2019 / 07 / 09
Takachiho Gorge was formed long ago by an eruption of nearby Mt. Aso. One of its main features is the layered look of the precipices on either side. Other attractions within the gorge include the 17-meter Manai Falls and an iconic view of three arched bridges. There are rental boats that can be rowed out into the gorge waters for an up-close experience.
Takachiho Gorge is deeply connected to local mythology. Nearby sites include an island called Onokoro Shima, believed to be the first made by the kami deities, and a massive stone referred to as the Stone of Kihachi’s Might, which is said to have been hurled by the fearsome deity Kihachi during a legendary battle. On November 10th, 1934, Takachiho Gorge was designated a national place of scenic beauty and a natural monument.
The layered look of Takachiho Gorge, known as columnar jointing, was created from the rapid cooling of fast-flowing lava that eroded over time into the present deep V-shaped valley. On average the precipices are 80 meters high, though some areas reach 100 meters. The edges of the gorge continue east and west for about 7 kilometers. In 1965, this area became a part of the Sobo-Katamuki Quasi-National Park (Note: Part of the name comes from the famed Mt. Sobo).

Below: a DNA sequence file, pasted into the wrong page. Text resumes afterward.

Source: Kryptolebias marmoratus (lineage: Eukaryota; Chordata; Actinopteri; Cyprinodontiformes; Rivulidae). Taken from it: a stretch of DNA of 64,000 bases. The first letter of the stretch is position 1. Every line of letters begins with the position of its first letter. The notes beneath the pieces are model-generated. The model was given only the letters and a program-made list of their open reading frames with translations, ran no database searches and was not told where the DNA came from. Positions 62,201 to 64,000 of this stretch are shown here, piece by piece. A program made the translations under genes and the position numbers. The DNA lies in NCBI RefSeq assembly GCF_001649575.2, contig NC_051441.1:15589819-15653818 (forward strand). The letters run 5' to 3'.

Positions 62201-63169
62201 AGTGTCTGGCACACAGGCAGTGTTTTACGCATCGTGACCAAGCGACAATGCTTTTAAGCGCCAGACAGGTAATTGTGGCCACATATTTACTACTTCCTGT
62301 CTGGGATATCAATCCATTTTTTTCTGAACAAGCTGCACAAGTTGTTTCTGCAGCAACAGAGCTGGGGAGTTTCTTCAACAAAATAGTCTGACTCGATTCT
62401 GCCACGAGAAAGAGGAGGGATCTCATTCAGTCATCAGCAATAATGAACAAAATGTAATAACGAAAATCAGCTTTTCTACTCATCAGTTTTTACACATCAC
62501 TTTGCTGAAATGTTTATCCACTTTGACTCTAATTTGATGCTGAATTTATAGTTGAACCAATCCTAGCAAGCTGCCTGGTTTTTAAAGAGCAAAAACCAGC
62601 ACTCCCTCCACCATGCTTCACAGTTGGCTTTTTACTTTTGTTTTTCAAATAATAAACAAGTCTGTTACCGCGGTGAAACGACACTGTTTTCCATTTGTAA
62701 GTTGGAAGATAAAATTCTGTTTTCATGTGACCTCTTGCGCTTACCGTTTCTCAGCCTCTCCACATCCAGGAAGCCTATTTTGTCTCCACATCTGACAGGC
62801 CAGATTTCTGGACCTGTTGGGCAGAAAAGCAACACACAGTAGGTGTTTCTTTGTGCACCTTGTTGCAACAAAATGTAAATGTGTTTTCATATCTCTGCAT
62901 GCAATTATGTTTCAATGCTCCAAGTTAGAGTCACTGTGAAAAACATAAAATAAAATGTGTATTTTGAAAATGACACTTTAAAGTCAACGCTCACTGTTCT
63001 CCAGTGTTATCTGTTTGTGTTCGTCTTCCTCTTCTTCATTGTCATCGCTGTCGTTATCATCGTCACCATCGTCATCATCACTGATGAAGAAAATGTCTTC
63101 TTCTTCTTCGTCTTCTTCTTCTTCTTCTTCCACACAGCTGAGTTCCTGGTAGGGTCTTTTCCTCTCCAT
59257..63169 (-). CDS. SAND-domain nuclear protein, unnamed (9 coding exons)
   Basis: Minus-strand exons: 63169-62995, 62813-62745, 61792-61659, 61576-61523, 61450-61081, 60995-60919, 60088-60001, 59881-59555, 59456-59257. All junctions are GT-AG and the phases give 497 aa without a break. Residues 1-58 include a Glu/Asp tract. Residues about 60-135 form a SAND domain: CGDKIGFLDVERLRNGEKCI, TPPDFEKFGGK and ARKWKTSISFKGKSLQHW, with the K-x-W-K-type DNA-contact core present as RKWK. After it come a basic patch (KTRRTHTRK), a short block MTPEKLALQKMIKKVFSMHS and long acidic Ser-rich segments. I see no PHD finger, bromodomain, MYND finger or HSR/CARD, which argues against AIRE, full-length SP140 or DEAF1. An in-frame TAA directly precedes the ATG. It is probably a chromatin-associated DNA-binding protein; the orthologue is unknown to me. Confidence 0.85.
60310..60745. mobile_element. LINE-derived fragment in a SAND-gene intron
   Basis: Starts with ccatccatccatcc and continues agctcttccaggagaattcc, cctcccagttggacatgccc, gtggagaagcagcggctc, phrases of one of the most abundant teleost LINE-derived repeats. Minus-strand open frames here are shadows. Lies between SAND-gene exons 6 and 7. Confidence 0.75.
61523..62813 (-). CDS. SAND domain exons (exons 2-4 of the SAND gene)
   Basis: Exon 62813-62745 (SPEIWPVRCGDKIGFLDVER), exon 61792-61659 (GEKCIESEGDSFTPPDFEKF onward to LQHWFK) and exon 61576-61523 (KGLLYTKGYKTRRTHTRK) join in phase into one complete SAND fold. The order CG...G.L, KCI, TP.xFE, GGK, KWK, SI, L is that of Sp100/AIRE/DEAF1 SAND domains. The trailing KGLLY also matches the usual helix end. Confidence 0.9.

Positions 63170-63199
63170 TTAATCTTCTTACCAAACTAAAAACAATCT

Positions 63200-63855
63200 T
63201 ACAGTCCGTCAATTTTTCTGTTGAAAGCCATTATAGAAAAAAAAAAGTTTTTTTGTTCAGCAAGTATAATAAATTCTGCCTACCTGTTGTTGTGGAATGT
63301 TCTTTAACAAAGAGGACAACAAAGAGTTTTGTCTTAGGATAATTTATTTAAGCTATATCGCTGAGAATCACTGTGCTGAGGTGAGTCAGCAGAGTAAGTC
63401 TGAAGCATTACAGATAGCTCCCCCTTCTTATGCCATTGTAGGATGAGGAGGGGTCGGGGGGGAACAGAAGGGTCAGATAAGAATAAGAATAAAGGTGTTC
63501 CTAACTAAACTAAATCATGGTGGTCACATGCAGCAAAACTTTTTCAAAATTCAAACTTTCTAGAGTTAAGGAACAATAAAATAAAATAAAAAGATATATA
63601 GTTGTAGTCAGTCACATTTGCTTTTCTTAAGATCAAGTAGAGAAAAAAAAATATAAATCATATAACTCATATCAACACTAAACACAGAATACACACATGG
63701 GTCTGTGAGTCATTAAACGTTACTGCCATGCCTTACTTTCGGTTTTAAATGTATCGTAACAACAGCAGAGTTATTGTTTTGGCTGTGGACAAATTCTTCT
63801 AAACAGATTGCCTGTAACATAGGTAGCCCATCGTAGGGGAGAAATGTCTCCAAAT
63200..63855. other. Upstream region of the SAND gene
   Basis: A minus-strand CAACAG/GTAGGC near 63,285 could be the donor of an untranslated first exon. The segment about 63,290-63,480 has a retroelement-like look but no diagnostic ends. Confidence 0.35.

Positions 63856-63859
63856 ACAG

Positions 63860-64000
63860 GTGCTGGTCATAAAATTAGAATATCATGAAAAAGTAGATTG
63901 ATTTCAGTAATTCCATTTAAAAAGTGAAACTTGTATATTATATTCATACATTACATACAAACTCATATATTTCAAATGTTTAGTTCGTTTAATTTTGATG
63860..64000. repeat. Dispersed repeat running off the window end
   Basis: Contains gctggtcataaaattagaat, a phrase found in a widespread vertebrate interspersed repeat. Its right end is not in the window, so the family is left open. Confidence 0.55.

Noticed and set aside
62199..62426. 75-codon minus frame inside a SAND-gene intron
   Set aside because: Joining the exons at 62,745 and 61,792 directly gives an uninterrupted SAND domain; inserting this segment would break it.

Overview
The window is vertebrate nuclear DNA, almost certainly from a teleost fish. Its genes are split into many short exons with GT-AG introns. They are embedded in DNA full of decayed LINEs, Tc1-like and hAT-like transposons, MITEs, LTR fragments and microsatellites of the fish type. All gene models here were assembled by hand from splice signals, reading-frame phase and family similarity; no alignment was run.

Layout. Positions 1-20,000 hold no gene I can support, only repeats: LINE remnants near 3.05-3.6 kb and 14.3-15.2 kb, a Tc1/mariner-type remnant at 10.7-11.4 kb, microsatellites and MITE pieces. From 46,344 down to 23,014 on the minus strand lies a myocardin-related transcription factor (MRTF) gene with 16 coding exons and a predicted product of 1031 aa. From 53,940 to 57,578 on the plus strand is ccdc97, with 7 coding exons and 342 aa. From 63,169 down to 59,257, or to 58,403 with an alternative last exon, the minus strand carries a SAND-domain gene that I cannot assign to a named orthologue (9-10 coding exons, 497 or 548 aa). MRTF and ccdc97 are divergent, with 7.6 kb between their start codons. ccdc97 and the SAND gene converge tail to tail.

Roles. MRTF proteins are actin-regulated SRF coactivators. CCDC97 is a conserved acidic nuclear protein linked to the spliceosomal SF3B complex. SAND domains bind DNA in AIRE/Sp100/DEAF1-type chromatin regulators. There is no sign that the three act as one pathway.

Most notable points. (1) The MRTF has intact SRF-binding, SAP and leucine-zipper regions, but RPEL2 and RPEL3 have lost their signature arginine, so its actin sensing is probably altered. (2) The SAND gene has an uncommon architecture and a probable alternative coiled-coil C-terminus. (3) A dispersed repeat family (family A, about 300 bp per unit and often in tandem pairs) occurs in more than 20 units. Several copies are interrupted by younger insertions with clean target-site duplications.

Manai Falls is about 17-meters in height and is located in the middle of Takachiho Gorge. It was recently chosen as one of Japan’s Top 100 Waterfalls for its scenic beauty. The sight of its waters crashing into the gorge is a highlight for visitors, and boats can be rented out during the day year-round to experience the falls up close from below. At night, Manai Falls is illuminated in different colors for mystic nighttime strolls.
The source of the waterfall is connected to Japanese mythology. The waters flow from a natural well of spring water at Ama Manai, a spot said to be the first source of water brought by the deities to the earthly realm.
Takachiho’s Three Arched Bridges (Sanbashi) View
The Takachiho Gorge is said to be one of the few spots in all of Japan with a simultaneous view of three arched bridges. The three bridges showcase diverse construction technologies: 1) Shinbashi (stone construction over a concrete arch); 2) Takachiho Ohashi (steel bridge), Showa period (1926–1989); and 3) Shinto Takachiho Ohashi (concrete bridge), Heisei period (1989–2019).